Asthma is a problem with the lung airways. A person with asthma may not feel symptoms all the time. But when an asthma attack happens, it becomes hard for air to pass through your airways. The symptoms are usually:
Shortness of breath
In rare cases, asthma causes chest pain.
Below are some questions you may want to ask your health care provider to help you take care of your asthma.
I Would Like to Learn About:
Am I taking my asthma medicines the right way?
What medicines should I be taking every day (called controller drugs)? What should I do if I miss a day or a dose?
How should I adjust my medicines if I feel better or worse?
Which medicines should I take when I am short of breath (called rescue or quick-relief drugs)? Is it OK to use these rescue drugs every day?
What are the side effects of my medicines? For what side effects should I call the doctor?
Am I using my inhaler the right way? Should I be using a spacer? How will I know when my inhalers are getting empty?
When should I use my nebulizer instead of my inhaler?
What are some signs that my asthma is getting worse and that I need to call the doctor? What should I do when I feel short of breath?
What shots or vaccinations do I need?
What will make my asthma worse?
How can I prevent things that can make my asthma worse?
How can I prevent getting a lung infection?
How can I get help quitting smoking?
How do I find out when smog or pollution is worse?
What sort of changes should I make around my home?
Can I have a pet? In the house or outside? How about in the bedroom?
Is it OK for me to clean and vacuum in the house?
Is it OK to have carpets in the house?
What type of furniture is best to have?
How do I get rid of dust and mold in the house? Do I need to cover my bed or pillows?
How do I know if I have cockroaches in my home? How do I get rid of them?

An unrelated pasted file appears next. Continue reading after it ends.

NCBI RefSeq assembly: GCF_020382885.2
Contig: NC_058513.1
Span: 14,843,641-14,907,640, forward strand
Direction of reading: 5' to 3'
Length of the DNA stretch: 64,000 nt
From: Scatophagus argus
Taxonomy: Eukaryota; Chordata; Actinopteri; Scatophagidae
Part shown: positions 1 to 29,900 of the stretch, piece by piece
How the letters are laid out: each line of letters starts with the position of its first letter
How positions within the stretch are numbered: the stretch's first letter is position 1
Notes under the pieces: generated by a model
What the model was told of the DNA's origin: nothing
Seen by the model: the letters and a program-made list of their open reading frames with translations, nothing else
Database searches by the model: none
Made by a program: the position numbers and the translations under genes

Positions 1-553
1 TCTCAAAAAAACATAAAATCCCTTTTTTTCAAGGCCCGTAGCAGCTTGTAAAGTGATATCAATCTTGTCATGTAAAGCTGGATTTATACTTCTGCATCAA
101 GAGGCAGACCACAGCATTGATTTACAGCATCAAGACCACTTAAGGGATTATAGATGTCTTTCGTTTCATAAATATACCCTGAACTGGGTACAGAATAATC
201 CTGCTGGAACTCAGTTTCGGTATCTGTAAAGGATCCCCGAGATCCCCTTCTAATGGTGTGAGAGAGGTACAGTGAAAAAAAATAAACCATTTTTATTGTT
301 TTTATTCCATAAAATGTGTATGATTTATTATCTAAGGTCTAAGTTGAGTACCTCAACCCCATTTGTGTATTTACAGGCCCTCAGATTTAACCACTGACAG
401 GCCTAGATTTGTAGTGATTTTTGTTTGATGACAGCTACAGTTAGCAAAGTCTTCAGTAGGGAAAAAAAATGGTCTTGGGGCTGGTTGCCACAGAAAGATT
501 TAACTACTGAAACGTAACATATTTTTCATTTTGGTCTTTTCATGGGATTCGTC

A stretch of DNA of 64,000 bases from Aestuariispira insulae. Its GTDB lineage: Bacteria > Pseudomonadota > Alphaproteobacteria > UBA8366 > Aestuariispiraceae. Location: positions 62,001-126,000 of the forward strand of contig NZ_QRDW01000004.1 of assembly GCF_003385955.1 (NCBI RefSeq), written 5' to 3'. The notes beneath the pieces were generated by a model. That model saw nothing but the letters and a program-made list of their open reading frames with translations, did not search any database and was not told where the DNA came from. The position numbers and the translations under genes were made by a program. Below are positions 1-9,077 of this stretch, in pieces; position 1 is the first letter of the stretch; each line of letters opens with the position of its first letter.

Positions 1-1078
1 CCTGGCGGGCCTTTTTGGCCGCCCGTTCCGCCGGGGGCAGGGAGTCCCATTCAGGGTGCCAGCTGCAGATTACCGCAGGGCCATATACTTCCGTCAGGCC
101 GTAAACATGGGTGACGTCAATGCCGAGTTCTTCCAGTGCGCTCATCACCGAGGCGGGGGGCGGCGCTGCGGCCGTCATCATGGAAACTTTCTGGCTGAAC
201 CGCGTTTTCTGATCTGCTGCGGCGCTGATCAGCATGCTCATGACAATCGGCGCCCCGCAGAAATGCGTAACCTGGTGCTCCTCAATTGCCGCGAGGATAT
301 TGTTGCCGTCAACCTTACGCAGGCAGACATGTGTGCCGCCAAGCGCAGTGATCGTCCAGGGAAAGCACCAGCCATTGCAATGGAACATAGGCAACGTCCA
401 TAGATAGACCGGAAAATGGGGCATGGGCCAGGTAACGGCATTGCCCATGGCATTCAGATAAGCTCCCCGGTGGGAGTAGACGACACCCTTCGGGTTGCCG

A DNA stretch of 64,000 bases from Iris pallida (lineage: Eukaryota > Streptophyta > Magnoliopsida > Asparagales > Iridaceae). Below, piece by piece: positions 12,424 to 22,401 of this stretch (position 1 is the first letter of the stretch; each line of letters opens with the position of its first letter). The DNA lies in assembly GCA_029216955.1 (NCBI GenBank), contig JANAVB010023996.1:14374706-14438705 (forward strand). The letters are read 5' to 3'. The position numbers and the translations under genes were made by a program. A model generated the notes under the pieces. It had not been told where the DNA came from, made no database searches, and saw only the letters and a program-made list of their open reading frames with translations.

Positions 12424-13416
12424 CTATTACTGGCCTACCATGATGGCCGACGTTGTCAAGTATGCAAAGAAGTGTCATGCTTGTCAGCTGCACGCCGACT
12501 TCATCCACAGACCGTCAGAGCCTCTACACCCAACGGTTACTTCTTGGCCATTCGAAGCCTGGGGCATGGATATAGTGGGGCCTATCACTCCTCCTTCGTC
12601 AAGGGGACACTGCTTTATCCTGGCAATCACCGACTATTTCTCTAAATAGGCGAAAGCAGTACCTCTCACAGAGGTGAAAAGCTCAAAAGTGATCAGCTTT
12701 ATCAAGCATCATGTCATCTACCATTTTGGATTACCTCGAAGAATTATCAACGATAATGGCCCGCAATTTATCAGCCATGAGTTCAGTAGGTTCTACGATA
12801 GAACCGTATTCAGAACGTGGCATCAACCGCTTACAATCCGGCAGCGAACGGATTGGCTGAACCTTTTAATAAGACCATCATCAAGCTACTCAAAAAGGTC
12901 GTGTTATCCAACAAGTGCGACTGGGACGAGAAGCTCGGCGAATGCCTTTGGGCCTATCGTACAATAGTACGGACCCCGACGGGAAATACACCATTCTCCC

Can I have a fire in my fireplace or wood-burning stove?
What sort of changes do I need to make at work?
What exercises are better for me to do?
Are there times when I should avoid being outside and exercising?
Are there things that I can do before I start exercising?
Would I benefit from pulmonary rehabilitation?
Do I need tests or treatments for allergies? What should I do when I know I am going to be around something that triggers my asthma?
What type of planning do I need to do before I travel?
What medicines should I bring?
Whom should I call if my asthma gets worse?
Should I have extra medicines in case something happens?
Centers for Disease Control and Prevention website. Asthma. www.cdc.gov/asthma/default. Updated April 24, 2018. Accessed November 20, 2018.
Lugogo N, Que LG, Gilstrap DL, Kraft M. Asthma: clinical diagnosis and management. In: Broaddus VC, Mason RJ, Ernst JD, et al, eds. Murray and Nadel's Textbook of Respiratory Medicine. 6th ed. Philadelphia, PA: Elsevier Saunders; 2016:chap 42.
Denis Hadjiliadis, MD, MHS, Paul F. Harron Jr. Associate Professor of Medicine, Pulmonary, Allergy, and Critical Care, Perelman School of Medicine, University of Pennsylvania, Philadelphia, PA. Also reviewed by David Zieve, MD, MHA, Medical Director, Brenda Conaway, Editorial Director, and the A.D.A.M. Editorial team.